|Details of The Sport of Orienteering|
Orienteering courses can be set in any environment where an appropriate map has been made. A variety of modes of movement can be used individually or combined to hold an event.
Types marked with an asterisk (*) have international championships sanctioned by the IOF (International Orienteering Federation). Horseback, handicapped, swim and scuba events can also be held.
All participants should:
- have a compass and know a safety bearing. A safety bearing is a compass direction that will bring them out to a major feature such as a road.
- have a whistle
- report back to the finish before leaving for home.
Contents: Map Handling | Route Choices | Control Placement | Course Printing | Control Cards | Course Levels
Map Handling Techniques
- Fold the map to show where you are and just beyond where you are going.
- Orient the map using land features. Use the compass to orient the map when it cannot be oriented by land features.
- Keep track of where you are on the map by placing your thumb on the map where you are located.
Making Route Choices
Factors to keep in mind when making route choices:
- 7.6 meters of climb is equivalent in energy usage to 100 meters of distance on flat land.
- a person can run ¼ mile:
- on a trail in 2 minutes
- in a field in 3 minutes
- in open woods in 6 minutes
- in thick vegetation in 10 minutes
Control sites must be precise locations that are found on the ground and clearly indicated on the map. Generally, if controls are within 50 meters of each other, they must be on different types of features to avoid confusion of the participants. Starting points must be at precise locations just like controls. It is common to use streamers to guide participants from the last control to the actual finish line.
Places where control sites are commonly located:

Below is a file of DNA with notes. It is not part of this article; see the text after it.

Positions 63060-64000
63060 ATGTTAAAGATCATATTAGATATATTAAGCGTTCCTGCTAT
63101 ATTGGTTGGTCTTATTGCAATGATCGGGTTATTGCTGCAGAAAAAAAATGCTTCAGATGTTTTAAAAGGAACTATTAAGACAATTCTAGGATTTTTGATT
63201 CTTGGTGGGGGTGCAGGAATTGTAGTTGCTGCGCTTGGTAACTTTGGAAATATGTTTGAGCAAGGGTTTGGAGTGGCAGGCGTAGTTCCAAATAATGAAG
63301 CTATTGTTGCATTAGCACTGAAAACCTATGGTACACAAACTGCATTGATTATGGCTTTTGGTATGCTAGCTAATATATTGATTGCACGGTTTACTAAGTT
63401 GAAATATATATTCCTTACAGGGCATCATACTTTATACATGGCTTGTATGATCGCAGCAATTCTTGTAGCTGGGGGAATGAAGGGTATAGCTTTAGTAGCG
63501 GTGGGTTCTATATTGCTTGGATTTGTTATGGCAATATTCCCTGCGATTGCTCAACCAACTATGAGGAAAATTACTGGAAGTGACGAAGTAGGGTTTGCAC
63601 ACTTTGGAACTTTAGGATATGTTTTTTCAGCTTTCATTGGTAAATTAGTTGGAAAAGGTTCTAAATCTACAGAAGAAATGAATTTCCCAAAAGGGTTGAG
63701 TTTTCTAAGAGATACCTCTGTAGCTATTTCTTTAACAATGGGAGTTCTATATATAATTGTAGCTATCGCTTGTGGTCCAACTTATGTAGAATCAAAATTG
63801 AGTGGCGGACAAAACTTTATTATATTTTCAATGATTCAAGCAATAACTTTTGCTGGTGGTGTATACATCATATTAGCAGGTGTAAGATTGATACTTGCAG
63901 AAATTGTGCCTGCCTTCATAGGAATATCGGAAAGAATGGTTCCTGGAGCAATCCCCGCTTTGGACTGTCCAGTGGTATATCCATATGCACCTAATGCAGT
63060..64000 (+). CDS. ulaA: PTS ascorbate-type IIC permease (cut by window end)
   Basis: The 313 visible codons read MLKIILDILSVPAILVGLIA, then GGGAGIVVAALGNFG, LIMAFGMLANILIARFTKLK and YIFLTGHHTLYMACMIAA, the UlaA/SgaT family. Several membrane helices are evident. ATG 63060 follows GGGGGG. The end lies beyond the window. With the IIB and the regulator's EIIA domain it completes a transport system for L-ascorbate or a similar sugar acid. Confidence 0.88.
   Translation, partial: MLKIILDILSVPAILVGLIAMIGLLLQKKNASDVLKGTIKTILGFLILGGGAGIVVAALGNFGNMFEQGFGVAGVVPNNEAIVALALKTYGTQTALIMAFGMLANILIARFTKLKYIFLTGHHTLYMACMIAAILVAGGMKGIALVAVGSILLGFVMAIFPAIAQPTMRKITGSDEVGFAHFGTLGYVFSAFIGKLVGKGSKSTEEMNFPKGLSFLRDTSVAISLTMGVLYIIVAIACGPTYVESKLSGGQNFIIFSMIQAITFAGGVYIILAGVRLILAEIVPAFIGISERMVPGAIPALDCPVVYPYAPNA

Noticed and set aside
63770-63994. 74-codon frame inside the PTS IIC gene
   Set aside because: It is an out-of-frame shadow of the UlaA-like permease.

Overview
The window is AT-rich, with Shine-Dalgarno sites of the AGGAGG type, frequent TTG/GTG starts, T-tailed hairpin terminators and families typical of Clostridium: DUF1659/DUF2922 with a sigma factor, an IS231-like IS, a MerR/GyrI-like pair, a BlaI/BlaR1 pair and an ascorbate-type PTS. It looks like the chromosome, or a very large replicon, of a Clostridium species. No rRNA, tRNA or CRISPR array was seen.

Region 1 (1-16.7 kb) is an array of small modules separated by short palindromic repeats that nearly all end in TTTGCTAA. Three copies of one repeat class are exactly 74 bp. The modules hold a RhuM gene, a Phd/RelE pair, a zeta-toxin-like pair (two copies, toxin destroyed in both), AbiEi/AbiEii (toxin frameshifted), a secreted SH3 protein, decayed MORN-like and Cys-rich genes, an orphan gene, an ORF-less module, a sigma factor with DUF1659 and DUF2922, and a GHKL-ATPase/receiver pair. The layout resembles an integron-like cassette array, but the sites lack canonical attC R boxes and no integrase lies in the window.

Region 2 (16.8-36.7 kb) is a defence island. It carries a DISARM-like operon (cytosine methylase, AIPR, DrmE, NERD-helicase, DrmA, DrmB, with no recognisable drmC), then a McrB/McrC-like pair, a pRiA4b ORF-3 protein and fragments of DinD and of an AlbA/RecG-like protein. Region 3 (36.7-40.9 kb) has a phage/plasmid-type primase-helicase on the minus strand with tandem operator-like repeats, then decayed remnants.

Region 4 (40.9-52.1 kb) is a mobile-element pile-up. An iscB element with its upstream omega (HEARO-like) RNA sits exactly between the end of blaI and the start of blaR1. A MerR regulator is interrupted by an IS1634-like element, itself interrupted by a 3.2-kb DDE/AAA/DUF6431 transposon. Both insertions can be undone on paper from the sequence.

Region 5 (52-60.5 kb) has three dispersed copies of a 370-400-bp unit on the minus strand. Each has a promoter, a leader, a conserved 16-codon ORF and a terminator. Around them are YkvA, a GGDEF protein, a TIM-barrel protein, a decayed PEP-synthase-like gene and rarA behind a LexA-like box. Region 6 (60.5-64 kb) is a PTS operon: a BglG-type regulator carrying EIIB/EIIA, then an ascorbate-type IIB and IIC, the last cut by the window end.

- Point features (small, distinct objects) such as boulders, knolls, pits, depressions, rootstocks (root systems of uprooted trees), wells, cairns (rock piles), individual trees.
- Corners of larger features: buildings, lakes, fields, swamps, paved areas, building ruins.
- Junctions of 2 or more similar or dissimilar features such as trails, streams, fences, roads, stonewalls, and power lines.
- Bends in a feature such as trails, streams, fences, roads, stonewalls, and power lines.
- Top or bottom ("foot") of features such as cliffs, earth banks, and small knolls.
- Distinct land forms such as reentrants, ditches, and spurs.
When hand-drawn, control points and start and finish locations are best drawn with a fine-point red or purple pen. Staedtler Lumocolor (permanent type) pens are great since you can see the map features though the ink. For higher-level competitions, courses are pre-printed using a special device, or placed on the map during the original printing.
Start location: A triangle with 6mm legs is used to indicate the start point. The start point should be in the exact center of the triangle. One of the points of the triangle must point toward the first control.
Control locations: Red or purple 6 mm diameter circles are drawn around each control feature/site. The location of the control feature should be in the exact center of the circle. For example, if the control site is a building, the center of the circle should be at the corner of the building where the control flag is located. Circles should be broken if they will cover up a feature. The control number is written on the map just outside the control circle. The top of the number should point to north on the map. This allows the competitor to know which way is north on the map without unfolding the map.
Finish location: The finish location is drawn on the map in one of two ways:
If it shares the same location as the start:
If its location is separate from the start:
Connecting lines: Lines are used to connect control points if a participant is to take the controls in numerical sequence (typical). For example, cross country and motala courses are designed so participants must take controls in a specified order. Score orienteering permits the participant to go to controls in any sequence. Therefore, Score "O" controls do not have lines connecting the control points. This line does not necessarily indicate the fastest route to the control site. Lines are drawn on the map from the start triangle to the first control, the